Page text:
If winning ten games at Georgia isn’t that hard…

… then it shouldn’t take too much to find the right guy to step in and fill Mark Richt’s shoes, right?

Then again


Filed under Georgia Football

Look who’s driving the train now.

I guess Greg McGarity didn’t like appearing clueless at the press conference.

The Clay family received an in-home visit from UGA assistants Thomas Brown and Jeremy Pruitt on Monday night. But what happens when the new staff comes in? Will his scholarship offer be honored by the new coaching staff?

“We got reassurance from Coach Pruitt and Coach Brown about that,” Willie Clay said. “(The athletic director) has told those guys that anybody who is committed obviously we are honoring them and we don’t care who ‘the new coach is,’ we are obviously going to honor that commitment we got.”

Good to hear.


Filed under Georgia Football, Recruiting

They do it because they can.

If there’s a story that sums up all of the arrogance that I despise from college athletics administrators, this is it.

About 1,000 miles to the west in Lawrence, a battle to eliminate a student fee at the University of Kansas ended differently.

In two years as a walk-on golfer, Catt got an inside view of Kansas athletics and began to wonder why the department needed $50 from each student every year in addition to ticket payments.

In two years, Kansas athletics spent $9 million in severance on fired football coaches Mark Mangino and Turner Gill. When Catt did not notice any corresponding layoffs or cutbacks, he decided to do some research.

Catt reviewed financial statements that showed Kansas athletics income rose from $50.8 million in 2005 to $93.6 million in 2013. In early 2014, Catt sent a 35-page report to the student senate, arguing that the fee, which produced about $1.1 million for athletics, should be eliminated.

“Students were seeing a rise in tuition, more student debt . . . and the athletics department was making more and more money every year. It just didn’t seem like they needed it,” Catt said in an interview.

Catt’s report was persuasive. Students voted to kill the fee. Athletics administrators fought back, though, and eventually won a compromise from the chancellor that kept a reduced $12 fee. Ultimately, the change cost Kansas athletics about $350,000.

Kansas athletics administrators weren’t satisfied. A few months later, they eliminated one of the best student sections at men’s basketball games — 120 seats right behind the Jayhawks’ bench — and gave the seats to donors who contributed at least $25,000 per year.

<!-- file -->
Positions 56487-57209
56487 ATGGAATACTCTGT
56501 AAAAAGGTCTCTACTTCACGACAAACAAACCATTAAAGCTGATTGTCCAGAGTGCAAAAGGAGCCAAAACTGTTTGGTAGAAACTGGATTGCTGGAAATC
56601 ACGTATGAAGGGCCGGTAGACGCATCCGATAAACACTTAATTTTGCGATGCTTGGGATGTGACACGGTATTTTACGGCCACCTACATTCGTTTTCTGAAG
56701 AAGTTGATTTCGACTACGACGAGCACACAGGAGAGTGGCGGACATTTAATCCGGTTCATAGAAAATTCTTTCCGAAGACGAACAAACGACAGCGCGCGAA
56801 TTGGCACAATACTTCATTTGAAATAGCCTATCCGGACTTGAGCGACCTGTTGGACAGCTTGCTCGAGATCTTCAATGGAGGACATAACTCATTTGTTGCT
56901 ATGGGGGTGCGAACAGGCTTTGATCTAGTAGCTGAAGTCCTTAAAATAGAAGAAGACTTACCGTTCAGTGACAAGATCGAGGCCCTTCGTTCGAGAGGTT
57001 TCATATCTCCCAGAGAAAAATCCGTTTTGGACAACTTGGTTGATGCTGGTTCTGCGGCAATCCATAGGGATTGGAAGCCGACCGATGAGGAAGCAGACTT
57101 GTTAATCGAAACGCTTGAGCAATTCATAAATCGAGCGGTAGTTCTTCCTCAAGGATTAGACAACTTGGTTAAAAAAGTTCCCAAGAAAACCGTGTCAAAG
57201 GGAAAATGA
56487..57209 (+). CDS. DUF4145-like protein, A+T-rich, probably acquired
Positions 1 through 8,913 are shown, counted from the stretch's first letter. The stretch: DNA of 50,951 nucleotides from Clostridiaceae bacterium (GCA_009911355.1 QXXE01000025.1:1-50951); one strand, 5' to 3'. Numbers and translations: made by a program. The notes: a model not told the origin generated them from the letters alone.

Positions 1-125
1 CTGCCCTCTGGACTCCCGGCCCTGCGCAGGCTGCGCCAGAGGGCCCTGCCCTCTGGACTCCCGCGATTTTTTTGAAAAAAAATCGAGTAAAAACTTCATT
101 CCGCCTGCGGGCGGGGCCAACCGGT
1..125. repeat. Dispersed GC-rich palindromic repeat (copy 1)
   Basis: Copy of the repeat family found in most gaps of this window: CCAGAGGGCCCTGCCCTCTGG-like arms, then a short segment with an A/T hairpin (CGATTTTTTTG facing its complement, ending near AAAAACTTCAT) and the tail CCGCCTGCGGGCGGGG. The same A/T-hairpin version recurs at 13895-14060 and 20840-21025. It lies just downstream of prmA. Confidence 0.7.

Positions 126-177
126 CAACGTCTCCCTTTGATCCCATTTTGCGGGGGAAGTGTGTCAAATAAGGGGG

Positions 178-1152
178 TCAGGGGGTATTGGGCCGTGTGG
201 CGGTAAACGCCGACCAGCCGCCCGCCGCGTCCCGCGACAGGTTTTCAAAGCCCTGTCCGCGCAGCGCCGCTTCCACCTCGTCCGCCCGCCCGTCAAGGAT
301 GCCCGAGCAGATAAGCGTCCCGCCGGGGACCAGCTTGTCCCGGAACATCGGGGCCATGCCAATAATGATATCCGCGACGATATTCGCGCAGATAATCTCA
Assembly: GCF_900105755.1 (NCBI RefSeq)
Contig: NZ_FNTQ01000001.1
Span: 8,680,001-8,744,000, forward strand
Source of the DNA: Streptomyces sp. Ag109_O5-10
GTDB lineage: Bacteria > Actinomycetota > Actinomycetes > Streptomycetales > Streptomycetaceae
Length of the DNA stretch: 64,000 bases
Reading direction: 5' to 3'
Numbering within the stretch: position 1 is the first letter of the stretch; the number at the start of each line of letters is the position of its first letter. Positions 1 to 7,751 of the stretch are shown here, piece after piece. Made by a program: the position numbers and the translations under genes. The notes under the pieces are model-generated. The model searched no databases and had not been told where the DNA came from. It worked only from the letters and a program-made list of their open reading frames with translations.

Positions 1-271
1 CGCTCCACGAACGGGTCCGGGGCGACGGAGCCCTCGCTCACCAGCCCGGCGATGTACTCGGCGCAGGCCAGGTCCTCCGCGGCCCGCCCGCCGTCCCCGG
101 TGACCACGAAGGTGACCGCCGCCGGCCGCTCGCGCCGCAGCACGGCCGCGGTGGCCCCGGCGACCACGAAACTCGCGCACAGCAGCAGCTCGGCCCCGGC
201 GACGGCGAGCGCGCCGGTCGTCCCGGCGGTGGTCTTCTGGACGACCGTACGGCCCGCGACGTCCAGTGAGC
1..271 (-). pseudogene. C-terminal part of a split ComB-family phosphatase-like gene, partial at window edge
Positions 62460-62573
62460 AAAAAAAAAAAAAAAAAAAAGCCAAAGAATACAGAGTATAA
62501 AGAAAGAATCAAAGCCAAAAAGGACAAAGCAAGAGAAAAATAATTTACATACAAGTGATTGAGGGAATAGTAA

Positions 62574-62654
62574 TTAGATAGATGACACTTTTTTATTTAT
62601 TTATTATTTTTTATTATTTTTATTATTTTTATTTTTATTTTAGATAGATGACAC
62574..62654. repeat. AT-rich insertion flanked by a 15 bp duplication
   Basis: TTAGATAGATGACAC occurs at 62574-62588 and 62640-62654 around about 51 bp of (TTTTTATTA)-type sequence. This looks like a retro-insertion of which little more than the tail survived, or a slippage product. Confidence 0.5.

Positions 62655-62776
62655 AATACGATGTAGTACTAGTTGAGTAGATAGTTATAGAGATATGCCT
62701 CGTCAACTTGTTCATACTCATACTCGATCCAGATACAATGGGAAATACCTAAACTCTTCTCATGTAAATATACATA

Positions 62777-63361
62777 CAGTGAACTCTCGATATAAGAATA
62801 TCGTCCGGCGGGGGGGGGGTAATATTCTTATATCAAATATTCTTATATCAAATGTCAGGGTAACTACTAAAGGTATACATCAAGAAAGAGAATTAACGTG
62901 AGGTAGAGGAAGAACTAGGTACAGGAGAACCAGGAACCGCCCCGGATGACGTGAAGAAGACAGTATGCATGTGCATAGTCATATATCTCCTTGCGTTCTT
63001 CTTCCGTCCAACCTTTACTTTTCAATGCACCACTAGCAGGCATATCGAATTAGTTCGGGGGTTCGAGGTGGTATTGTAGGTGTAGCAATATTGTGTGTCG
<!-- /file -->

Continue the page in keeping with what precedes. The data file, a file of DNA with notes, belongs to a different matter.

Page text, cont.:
“When the student government proposed [eliminating the fee] . . . it made it very clear that it wanted the athletic department to find other ways to raise revenue,” Kansas athletics spokesman Jim Marchiony told a local newspaper. “That’s what we did.”

When Catt talks about the experience today, one comment from a deputy athletics director sticks out in his mind.

“He told me, ‘We’re in the business of being great, and it costs money to be great,’ ” Catt recalled.

A few months later, Kansas fired football coach Charlie Weis, who won just six of 28 games at the school, taking on another $5 million in severance.

“It became clear in our meetings,” Catt said, “that normal economics don’t apply to anyone in Kansas athletics.”

Honestly, were I a Kansas student, the thought that part of my student loans went to pay Charlie Weis’ buyout would drive me to drink.  Heavily.


Filed under It's Just Bidness

Georgia may not have a head coach…

… but at least they’ve got a search firm!

Now that there’s someone in place where blame can be deflected if things don’t work out, the process can move ahead.

Hey, baby steps, peeps.


Filed under Georgia Football

You’ve made your bed. Now…

Will Leitch watches yesterday’s presser and nails the underlying message:

The move to fire Richt was, in this way, the precise reactionary one that Georgia has always claimed it wasn’t about. At a bizarre press conference on Monday morning, McGarity attempted to keep up the façade that Georgia remained the classy place you thought it was, heaping praise on the man he had just fired right as he sat next to him. He was able to bathe himself in the Christian good nature of Richt, who answered questions honestly but with no malice or anger toward the executioner a few feet away; Richt, by taking the high ground at every opportunity, allowed McGarity to believe he was somehow still doing things the Right Way, even as he evaded every question and refused to even give a reason for Richt’s dismissal.

Richt said he told his players that the way you feel and the way you act should be two different things, and he couldn’t have exemplified that any better in his press conference. McGarity tried to pretend he was somehow doing the right thing by Richt by standing beside him, that it meant Georgia football Stood For Something. But the only reason you felt that way was because of Richt.

With Richt gone, Georgia can no longer claim that it is any better, or different, than any other school that believes it should win a championship every year, that it will do anything in its power to get one as soon as possible, that cares more about expedience and emotion than prudence and patience. Now, it’s very possible, even likely, that Georgia shouldn’t have felt it was any different in the first place, that it was smug and self-aggrandizing to believe it wasn’t playing by the same rules everyone else was. Georgia is a big-time football program like the rest of them, and now it’s acting like one. “About time,” many will say. The illusion had to evaporate at some point.